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Lett Appl Microbiol. 2018 Apr;66(4):284-292. doi: 10.1111/lam.12856. Epub 2018 Feb 23.

Muddy puddles - the microbiology of puddles located outside tertiary university teaching hospitals.

Author information

1
Northern Ireland Public Health Laboratory, Department of Bacteriology, Belfast City Hospital, Belfast, UK.
2
Centre for Experimental Medicine, Queen's University, Belfast, UK.
3
Laboratory of Veterinary Public Health, Department of Veterinary Medical Science, Faculty of Agriculture, University of Miyazaki, Miyazaki, Japan.
4
Department of Medical Microbiology, Royal Victoria Hospital, Belfast, UK.
5
School of Biomedical Sciences, Ulster University, Coleraine, UK.
6
Northern Ireland Regional Paediatric Cystic Fibrosis Centre, Royal Belfast Hospital for Sick Children, Royal Group of Hospital, Belfast, UK.
7
Center for Animal Disease Control, University of Miyazaki, Miyazaki, Japan.

Abstract

In the British Isles, the frequency of rain results in the formation of puddles on footpaths and roads in/around hospitals. No data are available demonstrating the microbiological composition of such puddles and therefore a study was undertaken to examine the microbiology of puddles in the grounds of two tertiary university-teaching hospitals (18 sites) and compared with control puddles from non-hospital rural environments (eight sites), estimating (i) total viable count; (ii) identification of organisms in puddles; (iii) enumeration of Escherichia coli: (iv) detection of Extended Spectrum β-Lactamase producing organisms and (v) direct antimicrobial susceptibility testing. A mean count of 2·3 × 103  CFU per ml and 1·0 × 109  CFU per ml was obtained for hospital and non-hospital puddles respectively. Isolates (n = 77; 54 hospital and 23 non-hospital) were isolated comprising of 23 species among 17 genera (hospital sites), where the majority (10/16; 62·5%) of genera identified were Gram-negative approximately, a fifth (20·6%) were shared by hospital and non-hospital rural samples. Escherichia coli was detected in half of the hospital puddles and under-half (37·5%) of the rural puddles extended spectrum β-lactamase organisms were not detected in any samples examined. Rainwater puddles from the hospital and non-hospital environments contain a diverse range of bacteria, which are capable of causing infections.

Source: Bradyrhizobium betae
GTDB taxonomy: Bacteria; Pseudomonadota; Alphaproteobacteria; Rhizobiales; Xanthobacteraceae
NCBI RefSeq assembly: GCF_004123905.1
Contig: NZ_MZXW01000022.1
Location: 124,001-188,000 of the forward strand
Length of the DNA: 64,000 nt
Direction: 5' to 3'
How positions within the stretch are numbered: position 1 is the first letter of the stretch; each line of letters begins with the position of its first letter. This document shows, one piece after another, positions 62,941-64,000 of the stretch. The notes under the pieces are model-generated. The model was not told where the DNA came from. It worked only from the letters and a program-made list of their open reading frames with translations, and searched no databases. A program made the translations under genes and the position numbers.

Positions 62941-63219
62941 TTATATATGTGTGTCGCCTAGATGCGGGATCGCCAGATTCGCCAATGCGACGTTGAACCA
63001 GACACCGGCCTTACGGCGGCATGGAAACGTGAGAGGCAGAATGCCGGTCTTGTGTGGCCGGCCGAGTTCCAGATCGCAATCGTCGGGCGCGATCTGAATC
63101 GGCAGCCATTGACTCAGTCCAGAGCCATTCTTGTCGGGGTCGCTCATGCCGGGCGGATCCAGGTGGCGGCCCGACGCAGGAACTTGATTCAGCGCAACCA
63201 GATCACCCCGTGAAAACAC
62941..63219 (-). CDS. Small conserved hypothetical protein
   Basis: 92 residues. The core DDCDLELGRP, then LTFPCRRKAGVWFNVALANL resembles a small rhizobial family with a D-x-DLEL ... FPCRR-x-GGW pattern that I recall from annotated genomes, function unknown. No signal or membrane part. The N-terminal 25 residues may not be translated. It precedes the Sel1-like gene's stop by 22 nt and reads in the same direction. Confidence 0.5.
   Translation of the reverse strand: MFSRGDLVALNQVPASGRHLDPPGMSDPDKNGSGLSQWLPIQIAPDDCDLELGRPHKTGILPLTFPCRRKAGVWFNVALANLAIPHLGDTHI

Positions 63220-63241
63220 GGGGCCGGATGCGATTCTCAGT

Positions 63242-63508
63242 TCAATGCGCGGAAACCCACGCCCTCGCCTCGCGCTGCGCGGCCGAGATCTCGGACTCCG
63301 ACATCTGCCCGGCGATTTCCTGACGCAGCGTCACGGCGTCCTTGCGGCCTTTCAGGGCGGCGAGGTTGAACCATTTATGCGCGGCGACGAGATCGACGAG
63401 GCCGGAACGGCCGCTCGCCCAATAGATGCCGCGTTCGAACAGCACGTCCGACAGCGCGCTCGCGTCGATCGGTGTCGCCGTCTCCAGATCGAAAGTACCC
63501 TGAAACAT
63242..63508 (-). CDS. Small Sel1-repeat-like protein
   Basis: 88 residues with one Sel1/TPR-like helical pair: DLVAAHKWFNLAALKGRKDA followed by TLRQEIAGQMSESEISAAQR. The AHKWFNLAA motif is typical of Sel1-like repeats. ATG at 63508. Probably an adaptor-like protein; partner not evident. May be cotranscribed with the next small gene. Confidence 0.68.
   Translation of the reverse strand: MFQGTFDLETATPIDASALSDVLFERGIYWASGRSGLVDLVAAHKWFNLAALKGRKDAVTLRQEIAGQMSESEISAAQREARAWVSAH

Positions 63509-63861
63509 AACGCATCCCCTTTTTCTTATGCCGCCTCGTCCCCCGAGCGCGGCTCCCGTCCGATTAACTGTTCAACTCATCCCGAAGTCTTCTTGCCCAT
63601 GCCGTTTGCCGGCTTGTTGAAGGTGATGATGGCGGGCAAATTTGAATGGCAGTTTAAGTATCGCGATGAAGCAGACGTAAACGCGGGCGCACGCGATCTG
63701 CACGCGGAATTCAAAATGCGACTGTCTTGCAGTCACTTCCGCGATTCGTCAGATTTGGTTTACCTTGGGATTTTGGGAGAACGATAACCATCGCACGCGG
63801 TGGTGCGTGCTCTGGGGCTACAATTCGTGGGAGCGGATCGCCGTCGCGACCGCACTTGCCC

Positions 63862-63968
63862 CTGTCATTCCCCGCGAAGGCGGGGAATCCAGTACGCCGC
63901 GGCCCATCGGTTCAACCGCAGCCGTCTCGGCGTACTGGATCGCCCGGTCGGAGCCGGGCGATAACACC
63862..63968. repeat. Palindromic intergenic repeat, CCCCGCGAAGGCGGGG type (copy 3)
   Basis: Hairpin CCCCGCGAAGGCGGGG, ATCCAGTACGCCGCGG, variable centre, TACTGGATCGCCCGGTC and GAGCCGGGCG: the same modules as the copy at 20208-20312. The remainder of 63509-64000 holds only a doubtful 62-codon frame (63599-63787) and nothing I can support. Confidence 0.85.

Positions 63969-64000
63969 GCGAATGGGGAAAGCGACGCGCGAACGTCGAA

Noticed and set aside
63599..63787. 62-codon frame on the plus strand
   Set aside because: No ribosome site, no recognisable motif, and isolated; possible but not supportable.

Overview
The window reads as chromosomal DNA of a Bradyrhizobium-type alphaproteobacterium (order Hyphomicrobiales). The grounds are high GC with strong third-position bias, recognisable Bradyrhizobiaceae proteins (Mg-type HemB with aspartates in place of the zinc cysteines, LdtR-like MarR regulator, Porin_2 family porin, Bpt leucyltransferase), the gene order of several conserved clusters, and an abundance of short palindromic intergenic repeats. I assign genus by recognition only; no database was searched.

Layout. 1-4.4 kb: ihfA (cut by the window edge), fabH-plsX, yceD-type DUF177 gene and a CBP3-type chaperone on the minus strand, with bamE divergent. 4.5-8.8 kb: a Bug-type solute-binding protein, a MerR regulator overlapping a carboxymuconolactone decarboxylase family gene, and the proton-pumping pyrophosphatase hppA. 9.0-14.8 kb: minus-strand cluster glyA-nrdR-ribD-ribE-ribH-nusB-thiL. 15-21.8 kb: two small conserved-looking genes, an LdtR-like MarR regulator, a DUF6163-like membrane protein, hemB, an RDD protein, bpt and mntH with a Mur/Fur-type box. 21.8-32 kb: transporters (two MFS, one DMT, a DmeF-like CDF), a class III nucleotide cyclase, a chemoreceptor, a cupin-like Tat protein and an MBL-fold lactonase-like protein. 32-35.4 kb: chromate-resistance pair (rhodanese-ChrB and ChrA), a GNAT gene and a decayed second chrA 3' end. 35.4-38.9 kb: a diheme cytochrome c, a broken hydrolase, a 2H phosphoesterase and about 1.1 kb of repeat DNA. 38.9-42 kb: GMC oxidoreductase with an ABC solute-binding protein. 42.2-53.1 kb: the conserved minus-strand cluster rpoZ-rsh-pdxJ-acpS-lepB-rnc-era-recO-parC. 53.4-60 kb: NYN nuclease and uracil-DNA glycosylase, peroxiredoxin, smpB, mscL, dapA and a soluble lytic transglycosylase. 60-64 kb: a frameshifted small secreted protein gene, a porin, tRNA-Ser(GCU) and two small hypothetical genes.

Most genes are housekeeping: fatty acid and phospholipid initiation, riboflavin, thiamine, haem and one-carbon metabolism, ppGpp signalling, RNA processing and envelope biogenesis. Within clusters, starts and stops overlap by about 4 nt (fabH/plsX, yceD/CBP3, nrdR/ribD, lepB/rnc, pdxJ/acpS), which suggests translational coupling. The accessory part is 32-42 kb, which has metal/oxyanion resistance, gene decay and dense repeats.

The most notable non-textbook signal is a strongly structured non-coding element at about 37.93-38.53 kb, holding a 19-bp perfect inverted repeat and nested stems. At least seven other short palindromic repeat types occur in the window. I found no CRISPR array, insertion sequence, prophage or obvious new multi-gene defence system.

SIGNIFICANCE AND IMPACT OF THE STUDY:

This study demonstrated the presence of a wide diversity of bacterial taxa associated with rainwater puddles around hospitals, many of which are capable of causing human disease. Of clinical significance is the presence of Pseudomonas aeruginosa isolated from a hospital puddle, particularly for patients with cystic fibrosis. The presence of potentially disease-causing bacteria in puddles in and around hospitals identifies a new potential environmental reservoir of bacteria. Furthermore work is now needed to define their potential of entering or exiting hospital wards by contaminated footwear.

KEYWORDS:

Pseudomonas aeruginosa ; bacteria; cystic fibrosis; infection control; microbiology; puddles; water

PMID:
29377174
DOI:
10.1111/lam.12856
[Indexed for MEDLINE]

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